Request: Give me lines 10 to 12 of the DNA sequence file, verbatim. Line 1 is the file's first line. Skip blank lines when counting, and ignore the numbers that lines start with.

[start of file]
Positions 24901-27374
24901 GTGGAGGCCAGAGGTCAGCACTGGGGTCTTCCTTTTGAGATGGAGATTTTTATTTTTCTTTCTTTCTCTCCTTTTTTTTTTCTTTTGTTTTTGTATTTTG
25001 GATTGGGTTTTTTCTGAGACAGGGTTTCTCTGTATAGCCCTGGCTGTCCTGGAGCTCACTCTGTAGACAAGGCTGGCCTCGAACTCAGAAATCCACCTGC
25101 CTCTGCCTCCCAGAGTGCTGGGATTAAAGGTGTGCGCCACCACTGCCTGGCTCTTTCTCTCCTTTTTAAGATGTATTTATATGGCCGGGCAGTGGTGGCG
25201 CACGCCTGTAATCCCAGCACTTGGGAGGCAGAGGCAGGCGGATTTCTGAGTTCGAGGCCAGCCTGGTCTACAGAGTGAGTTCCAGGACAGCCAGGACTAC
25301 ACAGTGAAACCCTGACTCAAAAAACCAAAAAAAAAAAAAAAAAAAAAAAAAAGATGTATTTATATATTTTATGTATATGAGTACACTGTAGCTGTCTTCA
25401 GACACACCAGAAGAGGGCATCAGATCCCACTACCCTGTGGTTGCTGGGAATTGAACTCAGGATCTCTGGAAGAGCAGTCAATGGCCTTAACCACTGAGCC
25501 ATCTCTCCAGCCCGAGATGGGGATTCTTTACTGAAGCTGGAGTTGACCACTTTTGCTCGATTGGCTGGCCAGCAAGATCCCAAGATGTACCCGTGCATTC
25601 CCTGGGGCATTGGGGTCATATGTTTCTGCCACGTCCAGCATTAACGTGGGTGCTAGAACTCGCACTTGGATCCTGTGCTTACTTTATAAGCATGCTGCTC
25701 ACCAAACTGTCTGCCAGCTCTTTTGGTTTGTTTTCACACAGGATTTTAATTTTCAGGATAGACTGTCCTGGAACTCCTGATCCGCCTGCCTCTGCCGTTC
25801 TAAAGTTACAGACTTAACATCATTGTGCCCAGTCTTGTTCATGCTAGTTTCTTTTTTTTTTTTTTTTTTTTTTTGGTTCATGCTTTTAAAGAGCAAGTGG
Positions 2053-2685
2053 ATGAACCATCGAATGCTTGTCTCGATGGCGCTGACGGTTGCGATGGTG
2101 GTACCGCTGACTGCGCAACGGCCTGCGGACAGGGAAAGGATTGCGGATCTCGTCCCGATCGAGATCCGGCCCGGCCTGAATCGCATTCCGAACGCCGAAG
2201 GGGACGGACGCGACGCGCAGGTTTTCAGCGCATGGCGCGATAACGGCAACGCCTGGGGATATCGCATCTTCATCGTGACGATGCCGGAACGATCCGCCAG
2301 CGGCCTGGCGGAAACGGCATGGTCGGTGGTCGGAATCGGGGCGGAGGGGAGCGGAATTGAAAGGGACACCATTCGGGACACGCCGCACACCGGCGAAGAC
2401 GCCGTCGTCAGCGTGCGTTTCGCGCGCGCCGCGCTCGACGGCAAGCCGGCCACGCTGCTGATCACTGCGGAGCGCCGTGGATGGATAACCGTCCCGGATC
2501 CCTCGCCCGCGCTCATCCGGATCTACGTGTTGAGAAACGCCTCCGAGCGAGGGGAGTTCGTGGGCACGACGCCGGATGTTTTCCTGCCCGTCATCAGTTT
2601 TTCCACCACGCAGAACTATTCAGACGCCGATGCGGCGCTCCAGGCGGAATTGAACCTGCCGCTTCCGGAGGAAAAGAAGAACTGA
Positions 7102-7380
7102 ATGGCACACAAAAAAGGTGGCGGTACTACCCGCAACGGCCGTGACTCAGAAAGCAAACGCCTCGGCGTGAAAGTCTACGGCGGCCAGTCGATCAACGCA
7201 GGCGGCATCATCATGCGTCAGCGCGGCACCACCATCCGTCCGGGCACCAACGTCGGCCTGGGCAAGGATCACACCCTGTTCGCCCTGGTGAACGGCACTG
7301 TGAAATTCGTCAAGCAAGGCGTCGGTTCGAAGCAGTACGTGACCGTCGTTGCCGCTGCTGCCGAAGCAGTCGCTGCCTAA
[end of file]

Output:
25701 ACCAAACTGTCTGCCAGCTCTTTTGGTTTGTTTTCACACAGGATTTTAATTTTCAGGATAGACTGTCCTGGAACTCCTGATCCGCCTGCCTCTGCCGTTC
25801 TAAAGTTACAGACTTAACATCATTGTGCCCAGTCTTGTTCATGCTAGTTTCTTTTTTTTTTTTTTTTTTTTTTTGGTTCATGCTTTTAAAGAGCAAGTGG
Positions 2053-2685